The Want-to-Be Imperialists in India - at the strategic level - also wish to extent India's political control to all of the lands of former British Raj - including Burma.

This imperial dream informs their strategists and causes them to throw their strategic lot, as it were, with US.

So, as you have alluded above, a country of Human Development ranking of 136 (India) is currying strategic favor for a country of Human Development ranking of 3 (United States) against a country of Human Development ranking of 101 (China).

Pathetic.

You must, however, admire US diplomats for their accomplishments.

Arun

Some comments:

1. F.B. Ali has yet to show that India has any territorial designs on Pakistan, or that the nuclear button is not in civilian control in India. He merely makes an assertion.

2. Babak Makkinejad is quite wrong about "Hindus hate Muslims". Hindus, are in fact, much more tolerant of Muslims in India than Muslims are of fellow-Muslims in Pakistan, or than Arabs are of Iranians.


David Habakkuk

F.B. Ali,

If I can go around in something of a circle, I may perhaps be able to end with some comments relevant to your remarks, which I find frightening, but hardly surprising.

Last month, Andrew Bacevich published in Harper’s an open letter to Paul Wolfowitz, a central concern of which was the influence of the very well-known nuclear strategist Albert Wohlstetter in shaping the assumptions which led to the invasion of Iraq. In the course of this, Bacevich quoted Wolfowitz claiming that Wolhstetter was ‘so insistent on ascertaining the facts.’ This is actually simply false.

(For Bacevich’s ‘Open Letter’, see http://harpers.org/archive/2013/03/a-letter-to-paul-wolfowitz/ )

In fact, both Wohlstetter’s work, and also critical parts of post-war Western ‘strategic studies’, like critical parts of post-war Western economic theorizing, attempted to apply the kind of axiomatic reasoning found in the hard sciences to problems to which it is ill-suited. A corollary of this was that, like many theoretical economists, many practitioners of ‘strategic studies’ were happy to base large theoretical structures on claims which tedious empirical analysis would have shown to be questionable.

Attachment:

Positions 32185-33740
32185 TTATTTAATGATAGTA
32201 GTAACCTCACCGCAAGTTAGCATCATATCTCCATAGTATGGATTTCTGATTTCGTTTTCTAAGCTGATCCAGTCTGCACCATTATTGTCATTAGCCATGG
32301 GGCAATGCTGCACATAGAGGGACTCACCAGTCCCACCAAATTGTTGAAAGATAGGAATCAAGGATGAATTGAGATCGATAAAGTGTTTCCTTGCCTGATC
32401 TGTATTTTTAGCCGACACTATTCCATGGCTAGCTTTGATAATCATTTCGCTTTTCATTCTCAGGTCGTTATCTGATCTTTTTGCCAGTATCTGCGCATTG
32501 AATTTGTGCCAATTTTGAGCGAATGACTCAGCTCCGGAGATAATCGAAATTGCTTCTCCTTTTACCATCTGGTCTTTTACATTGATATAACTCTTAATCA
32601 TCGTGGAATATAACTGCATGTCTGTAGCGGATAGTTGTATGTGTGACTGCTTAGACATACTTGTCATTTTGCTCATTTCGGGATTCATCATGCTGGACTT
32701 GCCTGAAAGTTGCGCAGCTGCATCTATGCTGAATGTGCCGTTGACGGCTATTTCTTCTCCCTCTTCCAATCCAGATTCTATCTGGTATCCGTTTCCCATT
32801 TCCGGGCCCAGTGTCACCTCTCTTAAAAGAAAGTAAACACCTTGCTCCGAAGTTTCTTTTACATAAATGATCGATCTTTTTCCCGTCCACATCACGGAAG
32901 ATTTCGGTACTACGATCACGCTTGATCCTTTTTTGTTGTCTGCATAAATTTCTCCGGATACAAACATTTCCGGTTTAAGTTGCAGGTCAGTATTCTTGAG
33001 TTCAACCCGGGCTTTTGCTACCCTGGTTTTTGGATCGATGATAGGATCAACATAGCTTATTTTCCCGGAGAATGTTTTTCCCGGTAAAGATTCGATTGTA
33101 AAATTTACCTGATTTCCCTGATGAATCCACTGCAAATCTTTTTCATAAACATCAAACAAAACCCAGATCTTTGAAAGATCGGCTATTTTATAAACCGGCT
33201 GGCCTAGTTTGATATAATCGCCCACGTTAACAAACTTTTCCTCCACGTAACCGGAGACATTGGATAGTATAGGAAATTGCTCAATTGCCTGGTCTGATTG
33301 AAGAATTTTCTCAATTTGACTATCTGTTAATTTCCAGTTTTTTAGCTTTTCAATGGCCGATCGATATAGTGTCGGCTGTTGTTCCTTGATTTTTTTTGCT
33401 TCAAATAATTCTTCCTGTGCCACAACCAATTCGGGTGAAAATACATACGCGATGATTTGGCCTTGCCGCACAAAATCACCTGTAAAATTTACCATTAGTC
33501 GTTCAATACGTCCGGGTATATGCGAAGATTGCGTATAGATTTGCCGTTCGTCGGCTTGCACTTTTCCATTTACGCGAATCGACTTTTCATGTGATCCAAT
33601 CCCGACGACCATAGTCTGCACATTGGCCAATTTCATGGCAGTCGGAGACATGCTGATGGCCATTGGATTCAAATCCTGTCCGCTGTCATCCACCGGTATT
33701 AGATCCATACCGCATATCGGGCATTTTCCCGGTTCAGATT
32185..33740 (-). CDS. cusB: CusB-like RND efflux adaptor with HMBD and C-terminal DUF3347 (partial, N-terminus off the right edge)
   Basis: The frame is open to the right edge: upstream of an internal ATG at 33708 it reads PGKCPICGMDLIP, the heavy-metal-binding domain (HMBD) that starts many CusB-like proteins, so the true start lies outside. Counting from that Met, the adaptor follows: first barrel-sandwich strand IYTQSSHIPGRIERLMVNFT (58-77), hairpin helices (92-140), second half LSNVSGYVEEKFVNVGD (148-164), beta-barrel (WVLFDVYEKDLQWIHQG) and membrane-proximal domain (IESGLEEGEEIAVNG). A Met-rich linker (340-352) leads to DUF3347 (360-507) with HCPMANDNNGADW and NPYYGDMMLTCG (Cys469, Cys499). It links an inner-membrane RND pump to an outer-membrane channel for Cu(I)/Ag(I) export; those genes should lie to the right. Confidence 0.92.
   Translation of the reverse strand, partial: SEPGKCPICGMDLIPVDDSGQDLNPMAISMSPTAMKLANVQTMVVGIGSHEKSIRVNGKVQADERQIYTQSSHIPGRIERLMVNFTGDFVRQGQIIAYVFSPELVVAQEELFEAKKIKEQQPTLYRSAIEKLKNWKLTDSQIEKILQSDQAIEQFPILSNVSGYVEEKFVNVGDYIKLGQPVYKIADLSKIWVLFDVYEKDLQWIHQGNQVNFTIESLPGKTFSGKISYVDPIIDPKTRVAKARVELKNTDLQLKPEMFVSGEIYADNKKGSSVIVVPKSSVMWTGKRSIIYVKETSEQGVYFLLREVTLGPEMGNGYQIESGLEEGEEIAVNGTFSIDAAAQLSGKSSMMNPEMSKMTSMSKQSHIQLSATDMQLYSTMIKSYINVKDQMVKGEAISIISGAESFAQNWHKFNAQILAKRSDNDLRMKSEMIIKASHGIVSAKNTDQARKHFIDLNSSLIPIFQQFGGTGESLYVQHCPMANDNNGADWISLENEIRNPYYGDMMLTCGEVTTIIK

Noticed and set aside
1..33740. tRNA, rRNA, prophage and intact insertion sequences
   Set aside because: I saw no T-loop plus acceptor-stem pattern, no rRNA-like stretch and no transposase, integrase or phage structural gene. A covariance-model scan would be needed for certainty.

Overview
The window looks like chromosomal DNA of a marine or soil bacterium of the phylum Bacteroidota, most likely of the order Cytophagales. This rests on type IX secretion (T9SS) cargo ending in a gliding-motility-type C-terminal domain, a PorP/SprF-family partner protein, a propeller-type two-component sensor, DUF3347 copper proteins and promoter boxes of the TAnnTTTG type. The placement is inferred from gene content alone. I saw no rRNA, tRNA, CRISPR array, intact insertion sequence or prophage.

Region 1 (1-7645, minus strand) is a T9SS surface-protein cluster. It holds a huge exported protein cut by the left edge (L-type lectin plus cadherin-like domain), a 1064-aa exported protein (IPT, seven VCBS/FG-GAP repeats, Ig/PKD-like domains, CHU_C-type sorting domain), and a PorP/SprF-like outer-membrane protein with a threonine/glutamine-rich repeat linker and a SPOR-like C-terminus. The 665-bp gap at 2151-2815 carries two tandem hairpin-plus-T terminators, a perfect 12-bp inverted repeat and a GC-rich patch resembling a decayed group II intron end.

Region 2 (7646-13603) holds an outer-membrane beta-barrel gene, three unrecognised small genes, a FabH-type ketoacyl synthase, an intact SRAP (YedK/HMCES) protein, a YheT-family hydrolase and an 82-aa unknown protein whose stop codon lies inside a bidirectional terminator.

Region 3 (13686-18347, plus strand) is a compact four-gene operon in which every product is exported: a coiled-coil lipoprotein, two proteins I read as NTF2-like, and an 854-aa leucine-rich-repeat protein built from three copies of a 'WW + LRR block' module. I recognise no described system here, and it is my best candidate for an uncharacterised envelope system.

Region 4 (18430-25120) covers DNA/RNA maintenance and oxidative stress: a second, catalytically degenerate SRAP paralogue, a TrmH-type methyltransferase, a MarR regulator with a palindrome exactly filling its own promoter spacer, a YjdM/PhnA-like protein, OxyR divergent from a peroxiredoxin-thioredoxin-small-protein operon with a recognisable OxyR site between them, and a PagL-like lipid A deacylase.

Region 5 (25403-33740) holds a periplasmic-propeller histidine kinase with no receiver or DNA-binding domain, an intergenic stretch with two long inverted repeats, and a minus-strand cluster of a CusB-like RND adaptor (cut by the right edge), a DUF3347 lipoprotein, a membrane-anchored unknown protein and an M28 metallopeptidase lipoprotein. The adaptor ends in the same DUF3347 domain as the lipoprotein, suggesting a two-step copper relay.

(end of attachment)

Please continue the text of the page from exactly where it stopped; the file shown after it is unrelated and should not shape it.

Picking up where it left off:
The famous paper on ‘The Delicate Balance of Terror’ which Wohlstetter produced in 1958, provides two classic examples. In it, he lists a range of obstacles which must overcome -- 'hurdled' is the word he uses - by any system providing a capability 'to strike second, that is, to strike back.' 'Prizes for a retaliatory capability,' he wrote, ''are not distributed for getting over one of these jumps. A system must get over all six.' Among the hurdles listed is that of 'making the decision to retaliate and communicating it.'

(See http://www.rand.org/about/history/wohlstetter/P1472/P1472.html )

What the ‘Delicate Balance’ paper implicitly assumes is that the master theorists like Wohlstetter can hand the problem of devising a command and control system which is robust under thermonuclear attack to lesser mortals who cope with such tedious practical problems. But it really was bizarre to assume that such a system could be devised. And if it could not – as I think turned out to be the case – then the logic of Wohlstetter’s argument is turned on its head: the implication is that strategic stability based upon an assured second strike capability is a mirage.

Elsewhere in the ‘Delicate Balance’ article, Wolhstetter writes that ‘the many critics of the massive retaliation policy who advocate a capability to meet limited aggression with a limited response are on firm ground in suggesting that a massive response on such an occasion would be unlikely and the threat to use it therefore not believed.’

But this again is simply irrational. On the one hand, ‘deterrence’ theory places the ‘signalling’ function both of declaratory strategy and actual force deployments at the heart of its concerns – but then, rather than taking an interest in problematic issues as to how signals are perceived by adversaries, it expects to solve them on the basis of armchair theorising. Once again, what purports to be brilliant speculation is revealed, on closer inspection, to be characterised by a combination of shoddy logic and intellectual incuriosity.